I can’t stop baking these. I’ve already planned to make them again in 2 1/2 weeks  so we can eat them for breakfast on Christmas morning. They remind me of my days as a student at The French Pastry School, when obviously, pastries were plentiful. 

Flaky, tender, and feather-light, homemade ‘quick’ puff pastry serves as the base for these tartlets. Then they’re topped with ripe, yet slightly firm pears, and baked. Golden brown and fresh out of the oven, a lightly spiced powdered sugar glaze is drizzled over the tops, creating warm, sweet, fruity, flaky pastry goodness. 

I made this dough and used it over several days. Each morning I’d roll out two or three squares and bake them off so we had fresh pastries with our coffee. Because they’re so simple, you don’t need to bake them all up at once. You could even make the dough, roll it out, cut out your squares or desired shapes, and freeze them, well wrapped. The night before you wish to devour them, pull them out of the freezer and put them in the fridge to thaw overnight. The next morning you will have perfectly chilled, puff pastry squares ready to use. No rolling, no mess, very easy. The holidays are busy enough, so why not make things a little simpler? 

Another great use for this pastry is to cut out a large rectangle or square. Cover it with pear or apple slices, and bake. Dust with powdered sugar or drizzle with caramel sauce for a super easy but impressive looking dinner dessert. 

Have I won you over yet?

Consider looking out your window, pastry in hand, and sipping your coffee in the morning. We already have the view, so why not make it even more splendid? 



Happy baking, everyone. 









How to make this high altitude adjusted recipe:

Spiced Pear Pastries
Pastry slightly adapted from The Modern Baker by Nick Malgieri

Spiced Pear Pastries
Recipe type: High Altitude Baking
  • 2 cups all-purpose flour
  • 1 teaspoon salt
  • 2¼ sticks (9 oz) cold unsalted butter
  • ½-3/4 cup cold water
  • 4-5 ripe but still firm pears, peeled, cored, and cut into ¼" slices
  • ⅓ cup milk
  • 2 cups powdered sugar
  • ½ teaspoon ground ginger
  • ¼ teaspoon ground cinnamon
  • Pinch of ground cloves
  1. TO MAKE THE PASTRY: Combine the flour and salt in large mixing bowl.
  2. Cut each stick of butter into small pieces and add the bowl with the flour mixture.
  3. Using a pastry blender, cut the butter into the flour mixture until it is the size of small peas.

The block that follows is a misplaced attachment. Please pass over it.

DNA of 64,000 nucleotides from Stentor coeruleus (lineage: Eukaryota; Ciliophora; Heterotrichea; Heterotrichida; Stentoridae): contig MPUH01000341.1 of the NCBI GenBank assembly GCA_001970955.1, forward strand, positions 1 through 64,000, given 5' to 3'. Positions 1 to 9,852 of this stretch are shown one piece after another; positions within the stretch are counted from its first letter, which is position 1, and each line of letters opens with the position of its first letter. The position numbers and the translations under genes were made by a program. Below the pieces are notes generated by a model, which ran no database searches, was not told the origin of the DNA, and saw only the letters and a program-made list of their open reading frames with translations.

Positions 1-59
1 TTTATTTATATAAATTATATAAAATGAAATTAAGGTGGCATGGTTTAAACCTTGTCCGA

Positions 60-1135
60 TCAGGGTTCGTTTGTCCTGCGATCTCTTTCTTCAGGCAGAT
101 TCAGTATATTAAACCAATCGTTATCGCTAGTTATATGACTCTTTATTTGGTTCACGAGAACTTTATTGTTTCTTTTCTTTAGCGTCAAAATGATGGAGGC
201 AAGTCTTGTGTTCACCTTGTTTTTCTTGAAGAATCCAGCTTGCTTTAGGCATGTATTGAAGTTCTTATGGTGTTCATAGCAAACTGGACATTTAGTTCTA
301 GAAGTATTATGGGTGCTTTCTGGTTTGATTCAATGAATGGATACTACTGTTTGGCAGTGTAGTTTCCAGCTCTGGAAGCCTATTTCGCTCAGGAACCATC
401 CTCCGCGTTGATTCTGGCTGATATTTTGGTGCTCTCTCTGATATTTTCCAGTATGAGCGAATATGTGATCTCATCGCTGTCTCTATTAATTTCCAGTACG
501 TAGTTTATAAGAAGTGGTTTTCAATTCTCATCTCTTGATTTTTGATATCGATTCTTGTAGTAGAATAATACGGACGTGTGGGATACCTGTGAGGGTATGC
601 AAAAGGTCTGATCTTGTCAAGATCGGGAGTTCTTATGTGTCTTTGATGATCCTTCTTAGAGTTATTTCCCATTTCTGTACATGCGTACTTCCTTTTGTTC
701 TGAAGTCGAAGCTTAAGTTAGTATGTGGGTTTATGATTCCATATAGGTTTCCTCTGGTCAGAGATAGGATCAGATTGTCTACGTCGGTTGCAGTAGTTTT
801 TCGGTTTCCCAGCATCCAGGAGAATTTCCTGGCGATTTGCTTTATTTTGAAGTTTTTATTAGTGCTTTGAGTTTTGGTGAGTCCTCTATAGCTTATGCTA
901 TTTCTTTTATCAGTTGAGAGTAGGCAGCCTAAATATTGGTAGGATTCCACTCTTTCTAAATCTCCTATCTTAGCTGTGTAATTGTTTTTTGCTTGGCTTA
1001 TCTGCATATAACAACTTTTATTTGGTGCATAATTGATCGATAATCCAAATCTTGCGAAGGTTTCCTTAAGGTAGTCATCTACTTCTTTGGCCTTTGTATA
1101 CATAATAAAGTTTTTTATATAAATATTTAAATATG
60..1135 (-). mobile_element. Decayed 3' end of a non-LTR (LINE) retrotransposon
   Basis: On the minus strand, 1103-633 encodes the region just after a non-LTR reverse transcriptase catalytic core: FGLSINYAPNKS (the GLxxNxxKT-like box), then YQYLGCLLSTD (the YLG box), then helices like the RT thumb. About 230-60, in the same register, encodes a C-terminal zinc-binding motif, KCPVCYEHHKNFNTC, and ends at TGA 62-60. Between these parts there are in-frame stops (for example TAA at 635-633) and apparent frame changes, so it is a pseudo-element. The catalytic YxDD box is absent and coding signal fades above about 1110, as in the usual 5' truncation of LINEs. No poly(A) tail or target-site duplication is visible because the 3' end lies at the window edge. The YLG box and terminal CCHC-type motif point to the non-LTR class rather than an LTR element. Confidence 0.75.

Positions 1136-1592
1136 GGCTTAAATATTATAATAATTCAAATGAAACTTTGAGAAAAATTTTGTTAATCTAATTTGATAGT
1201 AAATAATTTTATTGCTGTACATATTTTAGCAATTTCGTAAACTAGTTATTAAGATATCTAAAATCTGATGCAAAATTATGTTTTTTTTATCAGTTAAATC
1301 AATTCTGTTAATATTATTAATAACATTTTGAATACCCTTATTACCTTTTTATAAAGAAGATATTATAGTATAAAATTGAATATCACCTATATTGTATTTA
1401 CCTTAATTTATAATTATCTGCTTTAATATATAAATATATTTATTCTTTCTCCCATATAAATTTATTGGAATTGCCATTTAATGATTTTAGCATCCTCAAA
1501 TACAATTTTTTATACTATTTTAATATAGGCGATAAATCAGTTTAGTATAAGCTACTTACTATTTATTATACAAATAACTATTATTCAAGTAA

4. Add ½ cup cold water and stir the dough with your hand. Gently push the dough around and fold it on top of itself until evenly moistened. It should form a dough and hold together easily. If it's still on the dry side, add a little more cold water, 1 tablespoon at a time, until the desired dough consistency is achieved.
  5. Turn the dough out onto a lightly floured surface.
  6. Roll the dough ¼" thick, into a long rectangle. Use flour to keep it from sticking to the surface and your rolling pin.
  7. Fold the rectangle in half, starting with the left end and folding it over so it touches the right end of the pastry dough. Fold in half again.
  8. Turn the folded dough 90 degrees and roll it out again, folding exactly the same.
  9. Wrap the dough in plastic wrap and place in the refrigerator. Chill for at least an hour before using.
  10. Once dough is chilled, roll it out on a lightly floured surface to ¼" thickness.
  11. Using a sharp knife, cut out rectangles or squares of desired size. Mine are usually about 3" x 4" or for longer pastries, 3 x 6".
  12. Place each pastry on a parchment-lined baking sheet, about 2" apart.
  13. Place in the refrigerator to chill while you preheat the oven.
  14. Preheat your oven to 350 F.
  15. Fan the pear slices over each pastry. If they're hanging over the edges, trim them a little.
  16. Bake the pastries for 12-15 minutes, until the edges are a deep golden brown.
  17. Meanwhile, make the glaze- whisk together the milk, powdered sugar, and spices until smooth.
  18. Let the pastries cool for 10 minutes, then drizzle with the glaze while still warm. These are best eaten warm!
  19. Makes about 12-15 pastries.

Note: This recipe was adapted for high altitude baking. Keep in mind that at sea level, you may not need as much water, and that baking times may vary slightly. 

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  • 30 Dec, 2013
    • 31 Dec, 2013

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